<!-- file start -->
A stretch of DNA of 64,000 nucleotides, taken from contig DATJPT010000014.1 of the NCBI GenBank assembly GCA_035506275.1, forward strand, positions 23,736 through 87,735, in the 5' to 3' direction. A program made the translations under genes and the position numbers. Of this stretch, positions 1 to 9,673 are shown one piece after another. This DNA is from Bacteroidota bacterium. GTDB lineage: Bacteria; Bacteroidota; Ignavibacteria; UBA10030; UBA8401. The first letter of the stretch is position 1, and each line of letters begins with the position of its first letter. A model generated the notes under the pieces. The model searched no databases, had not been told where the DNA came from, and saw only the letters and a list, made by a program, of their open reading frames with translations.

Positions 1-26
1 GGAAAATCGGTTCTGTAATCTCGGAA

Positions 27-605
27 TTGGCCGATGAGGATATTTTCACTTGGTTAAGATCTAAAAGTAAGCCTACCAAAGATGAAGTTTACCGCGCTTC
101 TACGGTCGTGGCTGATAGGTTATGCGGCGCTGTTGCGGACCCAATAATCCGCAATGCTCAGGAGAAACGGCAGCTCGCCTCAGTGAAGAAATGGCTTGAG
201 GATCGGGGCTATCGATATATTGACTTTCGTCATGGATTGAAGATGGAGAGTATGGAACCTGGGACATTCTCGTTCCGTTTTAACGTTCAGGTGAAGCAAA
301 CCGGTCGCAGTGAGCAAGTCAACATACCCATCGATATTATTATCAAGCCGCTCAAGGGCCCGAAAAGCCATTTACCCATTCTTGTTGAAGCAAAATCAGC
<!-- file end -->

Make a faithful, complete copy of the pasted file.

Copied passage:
A stretch of DNA of 64,000 nucleotides, taken from contig DATJPT010000014.1 of the NCBI GenBank assembly GCA_035506275.1, forward strand, positions 23,736 through 87,735, in the 5' to 3' direction. A program made the translations under genes and the position numbers. Of this stretch, positions 1 to 9,673 are shown one piece after another. This DNA is from Bacteroidota bacterium. GTDB lineage: Bacteria; Bacteroidota; Ignavibacteria; UBA10030; UBA8401. The first letter of the stretch is position 1, and each line of letters begins with the position of its first letter. A model generated the notes under the pieces. The model searched no databases, had not been told where the DNA came from, and saw only the letters and a list, made by a program, of their open reading frames with translations.

Positions 1-26
1 GGAAAATCGGTTCTGTAATCTCGGAA

Positions 27-605
27 TTGGCCGATGAGGATATTTTCACTTGGTTAAGATCTAAAAGTAAGCCTACCAAAGATGAAGTTTACCGCGCTTC
101 TACGGTCGTGGCTGATAGGTTATGCGGCGCTGTTGCGGACCCAATAATCCGCAATGCTCAGGAGAAACGGCAGCTCGCCTCAGTGAAGAAATGGCTTGAG
201 GATCGGGGCTATCGATATATTGACTTTCGTCATGGATTGAAGATGGAGAGTATGGAACCTGGGACATTCTCGTTCCGTTTTAACGTTCAGGTGAAGCAAA
301 CCGGTCGCAGTGAGCAAGTCAACATACCCATCGATATTATTATCAAGCCGCTCAAGGGCCCGAAAAGCCATTTACCCATTCTTGTTGAAGCAAAATCAGC